Maloti to Majuba: A Cycling Odyssey…

“You’re too young to…” This is a statement you won’t hear cyclist Anton Apps using when he addresses his aspiring-rider son Elliot. In fact, this dad encourages him to do what other 12-year-olds could only dream of… Like going on a 6-day MTB trip.

Cycling Off the Beaten Trail

That’s right! Who says you have to be a certain age to partake in a multi-day cycling experience? Cycling races, like the Cape Epic, will have one thinking they must wait patiently for their 19th birthday to hop on the saddle for the journey of their lives.
But Anton knows that it’s during one’s youth that the real magic happens. It only made sense to bring the best of both worlds – multi-day cycling and boyish curiosity – together in The Cycling Odyssey.

Anton and Elliot’s The Cycling Odyssey

On Saturday, 7 December 2014, father and son Anton and Elliot Apps set out on the ride of their lives. It would take them on a 410 km journey through three provinces (Free State, KZN and Mpumalanga) using six different mountain passes. And “What mountain did they explore during their journey?” you ask. The above provinces are a pretty good hint, but if you haven’t figured it out yet, it’s an Oaklands favourite – the mighty Drakensberg.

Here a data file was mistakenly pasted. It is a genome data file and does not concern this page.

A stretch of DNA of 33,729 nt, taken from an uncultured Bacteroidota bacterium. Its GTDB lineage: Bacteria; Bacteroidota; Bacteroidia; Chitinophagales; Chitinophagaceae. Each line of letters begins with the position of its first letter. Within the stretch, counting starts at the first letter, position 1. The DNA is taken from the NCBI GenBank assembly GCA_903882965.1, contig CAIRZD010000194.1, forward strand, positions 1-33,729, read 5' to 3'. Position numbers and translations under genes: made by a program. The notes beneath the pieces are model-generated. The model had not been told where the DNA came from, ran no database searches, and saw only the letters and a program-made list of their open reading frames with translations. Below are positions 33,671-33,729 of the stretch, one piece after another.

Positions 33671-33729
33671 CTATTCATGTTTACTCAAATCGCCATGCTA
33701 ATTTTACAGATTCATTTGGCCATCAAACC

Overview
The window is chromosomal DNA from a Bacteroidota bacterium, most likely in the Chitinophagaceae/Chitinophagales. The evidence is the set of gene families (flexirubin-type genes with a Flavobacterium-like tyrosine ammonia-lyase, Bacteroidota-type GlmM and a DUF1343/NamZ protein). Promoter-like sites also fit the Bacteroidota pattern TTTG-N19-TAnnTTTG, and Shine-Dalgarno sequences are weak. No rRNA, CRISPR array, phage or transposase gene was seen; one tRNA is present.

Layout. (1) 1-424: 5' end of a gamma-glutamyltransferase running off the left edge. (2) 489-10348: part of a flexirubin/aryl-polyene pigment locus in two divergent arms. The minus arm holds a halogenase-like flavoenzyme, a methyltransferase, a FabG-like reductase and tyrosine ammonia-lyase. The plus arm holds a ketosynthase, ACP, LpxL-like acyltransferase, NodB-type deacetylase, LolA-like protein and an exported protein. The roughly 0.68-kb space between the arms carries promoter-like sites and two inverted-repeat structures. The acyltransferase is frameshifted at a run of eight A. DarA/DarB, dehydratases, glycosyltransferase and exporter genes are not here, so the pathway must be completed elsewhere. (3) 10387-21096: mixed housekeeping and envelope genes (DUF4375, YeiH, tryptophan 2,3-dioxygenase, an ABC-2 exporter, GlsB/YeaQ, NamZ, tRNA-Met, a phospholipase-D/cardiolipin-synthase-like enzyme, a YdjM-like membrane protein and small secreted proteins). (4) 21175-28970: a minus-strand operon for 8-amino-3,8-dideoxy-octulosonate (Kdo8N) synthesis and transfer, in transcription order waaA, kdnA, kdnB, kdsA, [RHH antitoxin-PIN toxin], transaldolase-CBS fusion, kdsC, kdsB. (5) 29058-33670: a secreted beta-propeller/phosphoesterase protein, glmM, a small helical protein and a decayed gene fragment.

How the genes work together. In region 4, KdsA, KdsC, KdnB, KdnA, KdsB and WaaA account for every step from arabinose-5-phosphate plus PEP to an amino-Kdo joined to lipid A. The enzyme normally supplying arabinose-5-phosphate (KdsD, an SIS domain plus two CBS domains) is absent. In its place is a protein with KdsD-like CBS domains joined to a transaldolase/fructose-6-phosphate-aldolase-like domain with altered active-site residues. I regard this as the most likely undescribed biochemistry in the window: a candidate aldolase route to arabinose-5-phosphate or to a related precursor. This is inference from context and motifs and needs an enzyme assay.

The daring duo crossed the Drakensberg water divide four times, entering and exiting a variety of terrains to the tune of wetlands, woodlands and grasslands. What pre-teen wouldn’t want to drink in all that beauty?!

The MTB Route

The journey was meant to offer more than a mere physical challenge – it was an educational tour, as well. Starting at Van Reenen’s Pass, father and son would have birding lessons, near encounters with thunderstorms, and “backpedal” to a time when famous battles were fought between Zulu warriors and the Brits.
The pair made several rejuvenating stop-offs at hotels, B&Bs and guesthouses along the way – one of them being Oaklands Country Manor. Other passes included Botha’s, Normandien, Quagga’s Nek, Moll’s and Roger’s (the final leg of the cycle leading to us!)
Read the tale from Elliot’s point of view.

The Finish Line

Averaging 57 km a day, we’d say Anton and Elliot will be a match to be reckoned with at the Cape Epic one day. Until then, we hope they keep beating on the unassisted, trail less travelled!
Fancy on attempting their trail yourself? Here’s a list of coordinates so you can find the above Passes.